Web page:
President Donald Trump's tweets on Monday scolding Attorney General Jeff Sessions for bringing charges against two Republicans in Congress are significant. They confirm that Trump thinks political considerations regarding the midterm elections should have guided the investigations and recent indictments.
I'm a committed Republican who mostly tries to give the White House the benefit of the doubt, but in this case, there is no doubt. The president's words are clear: He wants to manipulate the administration of justice for his own benefit. It would be impossible for the Senate, which would have to confirm the next attorney general, to ignore this fact.
It is now reasonable to assume that Trump has a bias to interfere with the administration of justice. Once Sessions takes his leave, think of all the pledges the next nominee for attorney general will have to make to convince the Senate that he or she will not bow to the pressures of the president.
For starters, the nominee will probably have to agree to never meet privately with the president and never speak with him on the phone without a note-taker listening in.
There are many questions to answer: How will the nominee commit to ensuring that the biases of this president will be sufficiently disregarded so that prosecutions remain timely and just? How will the nominee guarantee that viable prosecutions will not be ignored, delayed or otherwise manipulated to help Republicans in the next campaign? How will the Senate be reassured that the Justice Department is walled off from the president's corrupt intentions? How will the nominee go about securing the integrity of the American judicial system and preventing presidential misuse of law enforcement and prosecutions?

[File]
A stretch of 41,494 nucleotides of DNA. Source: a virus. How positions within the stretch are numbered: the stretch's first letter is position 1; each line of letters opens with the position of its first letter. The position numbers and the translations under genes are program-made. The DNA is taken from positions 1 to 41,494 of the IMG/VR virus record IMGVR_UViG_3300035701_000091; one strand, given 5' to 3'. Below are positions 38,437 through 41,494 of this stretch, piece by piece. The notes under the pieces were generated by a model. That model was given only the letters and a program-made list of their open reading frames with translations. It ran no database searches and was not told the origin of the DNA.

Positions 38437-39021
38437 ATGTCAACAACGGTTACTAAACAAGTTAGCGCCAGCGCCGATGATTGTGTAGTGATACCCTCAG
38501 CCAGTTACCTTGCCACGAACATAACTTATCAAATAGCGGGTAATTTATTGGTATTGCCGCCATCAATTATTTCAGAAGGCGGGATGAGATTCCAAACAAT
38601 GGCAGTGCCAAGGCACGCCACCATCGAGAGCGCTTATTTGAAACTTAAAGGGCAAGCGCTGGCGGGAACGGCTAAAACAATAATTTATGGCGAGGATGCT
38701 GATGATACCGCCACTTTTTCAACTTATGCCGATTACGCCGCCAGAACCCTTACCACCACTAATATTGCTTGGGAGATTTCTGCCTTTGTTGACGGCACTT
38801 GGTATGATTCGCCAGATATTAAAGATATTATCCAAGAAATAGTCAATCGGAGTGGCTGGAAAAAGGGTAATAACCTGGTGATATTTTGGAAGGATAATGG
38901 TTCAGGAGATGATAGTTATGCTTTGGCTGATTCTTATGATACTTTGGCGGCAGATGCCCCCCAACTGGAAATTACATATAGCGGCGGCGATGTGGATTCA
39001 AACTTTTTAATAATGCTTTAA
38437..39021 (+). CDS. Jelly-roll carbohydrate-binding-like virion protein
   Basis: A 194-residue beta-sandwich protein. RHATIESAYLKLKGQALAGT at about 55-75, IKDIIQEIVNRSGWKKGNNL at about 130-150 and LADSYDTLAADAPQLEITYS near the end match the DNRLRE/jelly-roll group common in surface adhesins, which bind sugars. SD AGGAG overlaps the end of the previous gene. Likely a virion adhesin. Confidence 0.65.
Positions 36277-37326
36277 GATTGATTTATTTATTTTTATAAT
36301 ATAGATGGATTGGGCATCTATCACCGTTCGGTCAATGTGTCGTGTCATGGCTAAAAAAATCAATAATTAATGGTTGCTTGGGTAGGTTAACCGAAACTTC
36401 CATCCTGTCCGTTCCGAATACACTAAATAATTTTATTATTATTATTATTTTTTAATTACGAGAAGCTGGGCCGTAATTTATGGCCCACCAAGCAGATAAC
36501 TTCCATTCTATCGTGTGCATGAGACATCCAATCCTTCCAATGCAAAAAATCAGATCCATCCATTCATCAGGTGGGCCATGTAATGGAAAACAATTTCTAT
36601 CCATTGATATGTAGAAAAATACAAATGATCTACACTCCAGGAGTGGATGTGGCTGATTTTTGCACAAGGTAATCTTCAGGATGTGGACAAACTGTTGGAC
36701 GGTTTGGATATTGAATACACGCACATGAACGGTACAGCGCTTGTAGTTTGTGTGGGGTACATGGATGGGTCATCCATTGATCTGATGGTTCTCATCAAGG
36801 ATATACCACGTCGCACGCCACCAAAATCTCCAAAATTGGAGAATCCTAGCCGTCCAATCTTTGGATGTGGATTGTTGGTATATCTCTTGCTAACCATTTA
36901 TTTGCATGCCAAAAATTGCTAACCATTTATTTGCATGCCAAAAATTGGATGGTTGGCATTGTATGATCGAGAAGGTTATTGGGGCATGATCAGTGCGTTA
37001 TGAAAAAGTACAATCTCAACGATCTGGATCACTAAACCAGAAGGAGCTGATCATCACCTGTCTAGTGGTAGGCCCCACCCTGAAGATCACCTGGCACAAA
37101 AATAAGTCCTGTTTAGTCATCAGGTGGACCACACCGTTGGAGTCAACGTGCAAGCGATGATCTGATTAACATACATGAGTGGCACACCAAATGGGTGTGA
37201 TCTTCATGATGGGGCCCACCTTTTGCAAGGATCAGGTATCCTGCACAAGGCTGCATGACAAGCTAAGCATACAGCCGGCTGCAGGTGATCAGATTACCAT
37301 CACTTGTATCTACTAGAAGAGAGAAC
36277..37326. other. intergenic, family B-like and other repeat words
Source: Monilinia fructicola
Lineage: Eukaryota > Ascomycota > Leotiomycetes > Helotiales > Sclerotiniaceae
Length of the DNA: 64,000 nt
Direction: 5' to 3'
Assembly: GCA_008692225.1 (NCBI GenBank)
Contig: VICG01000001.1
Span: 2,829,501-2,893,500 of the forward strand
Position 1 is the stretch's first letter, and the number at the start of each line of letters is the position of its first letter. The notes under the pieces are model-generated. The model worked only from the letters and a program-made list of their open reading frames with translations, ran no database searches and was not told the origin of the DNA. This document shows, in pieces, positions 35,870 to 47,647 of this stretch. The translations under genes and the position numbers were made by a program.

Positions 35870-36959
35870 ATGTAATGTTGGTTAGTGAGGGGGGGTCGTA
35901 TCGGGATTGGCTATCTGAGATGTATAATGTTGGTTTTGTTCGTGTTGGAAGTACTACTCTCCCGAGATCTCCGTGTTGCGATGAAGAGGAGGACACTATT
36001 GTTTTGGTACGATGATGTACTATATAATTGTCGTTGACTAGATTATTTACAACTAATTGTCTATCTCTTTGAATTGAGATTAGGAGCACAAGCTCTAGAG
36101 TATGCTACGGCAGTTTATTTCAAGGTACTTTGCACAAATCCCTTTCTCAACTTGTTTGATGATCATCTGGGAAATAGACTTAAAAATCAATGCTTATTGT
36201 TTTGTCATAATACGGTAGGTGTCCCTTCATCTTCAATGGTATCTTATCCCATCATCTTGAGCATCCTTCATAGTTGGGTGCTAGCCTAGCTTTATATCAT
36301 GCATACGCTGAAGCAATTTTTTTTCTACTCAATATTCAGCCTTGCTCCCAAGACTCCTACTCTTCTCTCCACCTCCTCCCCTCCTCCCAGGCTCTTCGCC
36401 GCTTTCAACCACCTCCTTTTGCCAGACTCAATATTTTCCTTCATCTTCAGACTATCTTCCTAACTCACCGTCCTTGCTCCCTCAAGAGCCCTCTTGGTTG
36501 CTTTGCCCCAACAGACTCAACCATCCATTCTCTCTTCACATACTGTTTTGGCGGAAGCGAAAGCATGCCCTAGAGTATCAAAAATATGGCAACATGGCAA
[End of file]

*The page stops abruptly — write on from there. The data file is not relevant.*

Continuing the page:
The fact that such questions even have to be asked is stunning. Every American should be alarmed.
And oh, by the way, I've been in the swamp for 35 years, and it might be news to Trump, but I do not believe there is one senator in either party who expects or wants the Justice Department to be used in furtherance of partisan political gain. Nobody wants to go where Trump's tweets confirm he already is.
When Sessions steps down, the Senate must use the confirmation process for his successor to make rigorous new demands of the next attorney general. Subsequent oversight from both houses of Congress will be unprecedented but necessary. I don't think the president has warped the Justice Department forever, but he has certainly changed the way the attorney general will have to operate through the remainder of his presidency.
Ed Rogers is a contributor to the PostPartisan blog, a political consultant and a veteran of the Ronald Reagan and George H.W. Bush White Houses and several national campaigns. He is the chairman of the lobbying and communications firm BGR Group, which he founded with former Mississippi governor Haley Barbour in 1991.